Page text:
(Posted Nov. 7, 2018)
By Kristy Zurbrick, Madison Editor
London City Schools leaders are predicting a modest 1.4 percent growth in student enrollment over the next five years.
Superintendent Dr. Lou Kramer noted the projection is conservative. That number will go up if more new housing comes to the area and more students open enroll into the district. Enrollment grew 5.7 percent over the past five years.
The district published its first enrollment projection in March and plans to update it each November. The data will help the district make decisions about staffing, use of instructional space, and how to retain and attract students. The state of Ohio funds schools on a per-student basis. For the most part, that means school districts with positive enrollment trends can expect more state funding.
Kramer presented the update at the school board’s Nov. 6 meeting. The March report projected an overall enrollment of 2,169 students for this school year. The actual number–2,172 students–nearly matched that projection. At the building level, the elementary school enrolled 20 fewer students than projected, due in part to a lower number of kindergarten enrollees. The middle school numbers came within one student of the projections. The high school saw an increase of 24 students over the projections.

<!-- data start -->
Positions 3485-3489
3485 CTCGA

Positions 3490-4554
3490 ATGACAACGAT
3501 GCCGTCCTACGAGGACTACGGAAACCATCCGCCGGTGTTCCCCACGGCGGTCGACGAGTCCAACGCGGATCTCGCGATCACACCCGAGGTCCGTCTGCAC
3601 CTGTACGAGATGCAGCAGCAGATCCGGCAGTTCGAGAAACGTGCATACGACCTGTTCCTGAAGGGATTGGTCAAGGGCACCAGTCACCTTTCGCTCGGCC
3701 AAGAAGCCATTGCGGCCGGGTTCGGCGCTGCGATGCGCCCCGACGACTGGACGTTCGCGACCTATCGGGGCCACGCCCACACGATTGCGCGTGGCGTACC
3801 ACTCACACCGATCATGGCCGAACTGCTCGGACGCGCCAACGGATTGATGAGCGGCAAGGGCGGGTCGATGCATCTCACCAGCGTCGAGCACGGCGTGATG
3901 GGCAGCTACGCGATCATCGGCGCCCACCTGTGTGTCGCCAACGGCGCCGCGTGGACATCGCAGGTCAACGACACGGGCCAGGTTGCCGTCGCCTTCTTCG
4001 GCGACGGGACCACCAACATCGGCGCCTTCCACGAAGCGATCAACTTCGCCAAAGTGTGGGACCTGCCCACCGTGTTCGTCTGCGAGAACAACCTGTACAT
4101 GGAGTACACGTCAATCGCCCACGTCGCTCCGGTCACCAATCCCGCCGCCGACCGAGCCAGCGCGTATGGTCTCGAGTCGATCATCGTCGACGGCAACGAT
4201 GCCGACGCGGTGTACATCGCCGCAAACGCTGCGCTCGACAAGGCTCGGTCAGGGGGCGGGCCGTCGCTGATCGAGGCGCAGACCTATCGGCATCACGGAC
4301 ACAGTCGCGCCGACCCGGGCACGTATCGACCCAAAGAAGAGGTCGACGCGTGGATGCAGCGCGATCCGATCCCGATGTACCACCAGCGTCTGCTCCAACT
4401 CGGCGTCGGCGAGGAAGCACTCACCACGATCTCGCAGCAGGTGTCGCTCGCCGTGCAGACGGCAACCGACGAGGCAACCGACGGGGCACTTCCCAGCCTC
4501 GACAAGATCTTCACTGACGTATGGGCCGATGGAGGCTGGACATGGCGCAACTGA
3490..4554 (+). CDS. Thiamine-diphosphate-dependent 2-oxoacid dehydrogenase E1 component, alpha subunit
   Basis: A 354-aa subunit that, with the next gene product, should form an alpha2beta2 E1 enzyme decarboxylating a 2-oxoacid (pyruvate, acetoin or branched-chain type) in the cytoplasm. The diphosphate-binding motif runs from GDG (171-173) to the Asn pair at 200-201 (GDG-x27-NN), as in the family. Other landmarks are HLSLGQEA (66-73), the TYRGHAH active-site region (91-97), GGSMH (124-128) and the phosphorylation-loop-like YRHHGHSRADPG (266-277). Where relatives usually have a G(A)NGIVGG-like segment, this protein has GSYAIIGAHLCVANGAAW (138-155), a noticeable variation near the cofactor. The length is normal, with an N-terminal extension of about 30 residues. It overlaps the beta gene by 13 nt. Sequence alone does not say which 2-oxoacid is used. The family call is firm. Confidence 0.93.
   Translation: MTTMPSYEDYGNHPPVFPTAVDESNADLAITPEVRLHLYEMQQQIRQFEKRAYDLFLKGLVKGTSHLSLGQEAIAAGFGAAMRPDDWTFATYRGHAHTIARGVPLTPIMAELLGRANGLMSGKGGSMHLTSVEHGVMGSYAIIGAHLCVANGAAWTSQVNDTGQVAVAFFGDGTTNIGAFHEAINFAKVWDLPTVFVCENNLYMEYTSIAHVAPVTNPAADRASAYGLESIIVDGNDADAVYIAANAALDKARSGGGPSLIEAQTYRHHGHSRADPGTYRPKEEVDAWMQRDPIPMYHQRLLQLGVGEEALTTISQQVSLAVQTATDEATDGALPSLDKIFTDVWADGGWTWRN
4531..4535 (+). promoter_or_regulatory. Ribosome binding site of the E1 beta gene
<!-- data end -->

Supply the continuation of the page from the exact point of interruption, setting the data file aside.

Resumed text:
Looking ahead, Kramer said new housing will be a factor. Miranda Homes is building the first of a three-stage housing development on the city’s northeast side. The development will include 149 homes with about 50 homes being built with each phase. According to city and Chamber of Commerce officials, another developer plans to build 55 one- to three-bedroom townhomes off of Keny Boulevard. As a result, it is anticipated that 50 new homes and 50 new townhomes will be available for occupancy at the start of the 2019-2020 school year.
Open enrollment also has had an impact. A few years ago, more students were open enrolling out of the district than into it. Now, the opposite is true. This year, 127 students open enrolled into the district and 101 open enrolled out of the district. Projections show this trend continuing.